Fear Street Part One: 1994 Review
Fear Street Part 1: 1994 is a riot of a horror movie. It is a homage to RL Stine's works (slightly more intense in comparison to those in his Goosebumps output) but not an adaptation of any of them the three films by Leigh Janiak follow the supernatural story of a small town for three centuries. Part 1 is based upon the year 1994 (hello Portishead, Radiohead, Nine Inch Nails on the soundtrack) and it comes as no surprise that it's an unforgiving ode to the stalk-and-slash period of horror films – a compilation of slashings, terrifying masks as well as awed policemen and terrified teenagers. It also evokes the thrills of shopping at video stores, it is also filled with cheap frights, it also has a sexy artwork that always implied more than the movie was actually delivered. Fear Street actually makes good on its promises.
The most obvious element for this film is Scream and the flawlessly choreographed opening sequence features Maya Hawke in the Drew Barrymore character, who is given more than she anticipated when she picks up to the phone and stays up in the mall late. However, what makes Fear Street smartly departs from the Wes Craven classic is that there's no self-reference, there are no genre-savvy children who explain on the principles of horror. There are no old-fashioned scare films on television, there are no police officers named the Detective Cronenberg as well as Captain Romero. Instead Janiak and co-writer Phil Graziadei's screenplay weaves its old-fashioned yarn in a in a straight and honest manner and is a lot more enjoyable for that.
The result is full-on horror funthat's with a satisfyingly bloody (but not disgusting)
It's a Stephen Kingian little town named Shadyside (aka Shittyside aka Killer Capital USA). It's the home of Deena (Kiana Madeira) who is generally unhappy living in deadbeatsville, and is experiencing a deeper depression due to the fact that her ex-boyfriend, Sam (Olivia Scott Welch) has relocated to the much better-off Sunnyvale. The tensions in the town are heightened during a memorial service to remember the mall worker who was killed A tragic accident results in Deena and Sam uncomfortable together. But reconciliation isn't on their plans as it becomes evident that the urban legend surrounding Shadyside's macabre reputation — which is primarily an occult curse that was cast by the witch Sarah Fier at the time of 1666 may have some truth to it. Thus, Deena and Sam, together with the Scooby Doo gang of Deena's friends, band together to cleanse the town of its supernatural curse.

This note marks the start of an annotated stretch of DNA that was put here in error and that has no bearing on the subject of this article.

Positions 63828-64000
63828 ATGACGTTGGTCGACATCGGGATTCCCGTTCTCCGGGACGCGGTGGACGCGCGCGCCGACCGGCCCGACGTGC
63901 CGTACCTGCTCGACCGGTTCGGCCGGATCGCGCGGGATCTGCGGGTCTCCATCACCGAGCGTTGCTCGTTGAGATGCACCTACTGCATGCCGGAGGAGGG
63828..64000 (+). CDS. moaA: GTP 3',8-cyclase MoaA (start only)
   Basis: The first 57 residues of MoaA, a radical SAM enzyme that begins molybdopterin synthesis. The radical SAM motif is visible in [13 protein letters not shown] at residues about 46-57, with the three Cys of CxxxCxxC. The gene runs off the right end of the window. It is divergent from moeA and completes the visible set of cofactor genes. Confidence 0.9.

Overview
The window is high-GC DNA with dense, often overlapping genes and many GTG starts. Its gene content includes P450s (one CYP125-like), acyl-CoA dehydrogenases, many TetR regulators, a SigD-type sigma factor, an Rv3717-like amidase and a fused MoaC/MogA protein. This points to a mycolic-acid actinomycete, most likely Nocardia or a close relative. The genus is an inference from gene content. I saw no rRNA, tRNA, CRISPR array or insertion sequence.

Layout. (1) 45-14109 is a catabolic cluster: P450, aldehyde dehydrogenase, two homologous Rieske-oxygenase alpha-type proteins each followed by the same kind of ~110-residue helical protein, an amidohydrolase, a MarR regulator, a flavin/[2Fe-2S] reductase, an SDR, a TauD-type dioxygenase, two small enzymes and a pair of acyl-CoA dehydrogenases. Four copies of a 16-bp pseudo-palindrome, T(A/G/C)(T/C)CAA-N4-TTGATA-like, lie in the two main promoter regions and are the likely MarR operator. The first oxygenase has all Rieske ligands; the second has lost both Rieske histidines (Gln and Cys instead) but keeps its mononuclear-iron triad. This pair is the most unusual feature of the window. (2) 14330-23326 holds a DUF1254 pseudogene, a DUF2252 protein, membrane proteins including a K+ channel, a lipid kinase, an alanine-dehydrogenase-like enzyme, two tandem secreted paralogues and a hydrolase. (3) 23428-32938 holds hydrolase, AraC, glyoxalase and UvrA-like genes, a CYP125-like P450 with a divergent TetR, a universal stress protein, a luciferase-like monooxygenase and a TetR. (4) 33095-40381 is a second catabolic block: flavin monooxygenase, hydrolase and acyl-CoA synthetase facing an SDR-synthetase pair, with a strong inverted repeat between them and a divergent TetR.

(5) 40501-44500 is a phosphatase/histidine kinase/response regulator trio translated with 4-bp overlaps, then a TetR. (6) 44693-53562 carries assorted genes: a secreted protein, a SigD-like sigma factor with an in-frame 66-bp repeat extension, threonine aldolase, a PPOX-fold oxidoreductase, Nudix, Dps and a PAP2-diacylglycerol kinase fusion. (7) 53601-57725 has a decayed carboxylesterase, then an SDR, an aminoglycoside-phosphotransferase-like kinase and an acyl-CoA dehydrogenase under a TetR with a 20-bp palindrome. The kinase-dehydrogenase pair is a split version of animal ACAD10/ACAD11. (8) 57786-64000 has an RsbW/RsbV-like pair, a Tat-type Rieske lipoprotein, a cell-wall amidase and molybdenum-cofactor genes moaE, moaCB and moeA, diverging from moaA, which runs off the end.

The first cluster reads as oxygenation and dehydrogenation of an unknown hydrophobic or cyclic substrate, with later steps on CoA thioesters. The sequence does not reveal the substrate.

It's full of fun in the horror genre and a pleasingly bloody (but not disgusting) with a touch of imagination and verve. The classic horror scenarios, such as babysitting woodlands and a hospital, as well as a high school -All are played out as a killer with a skull, mad axeman, and Gothic Enchantress ("Normal bitches do not bleed in black blood") create a the stakes in a merry hell. However, what Fear Street Part 1: 1994 is perfect is when played by a cast that is mostly undiscovered The central teens in the film are very enjoyable. Kianac and Welch make an attractive couple, and the film wears its bizarre couple characters lightly on its blood-stained sleeves. The central two are surrounded by Flores Jr. is winning as Deena's younger brother Josh who happens to be an expert in the field of supernatural and serial killers, which means he can keep the story in motion. Julia Rehwald is great fun playing Kate as an overachiever who has a the sideline of drug dealing Fred Hechinger provides excellent comic relief as the boyfriend of Kate Simon. Teenagers like to enjoy cheeseburgers, listen The Pixies (it is '94) and get naked. What is the reason you shouldn't root for them?
Alongside the Pixies, Fear Street is also a delight to watch for things from the 90s that you might have missed such as AOL chat rooms pages, chat rooms, Sophie B Hawkins (Dayum I'd like to be your love). At the end, the running around begins to become a bit monotonous and, considering that there are two episodes left to go do not expect a narrative conclusion. However, Janiak's direction is sharp and full of wit (it's the color palette is a riot of colors) and delivering a story with real unexpected twists. As the death count rises it's difficult to predict who will make it to the credits at the end which is in a genre that's often filled with a sense of shaky predictableness, is no small achievement.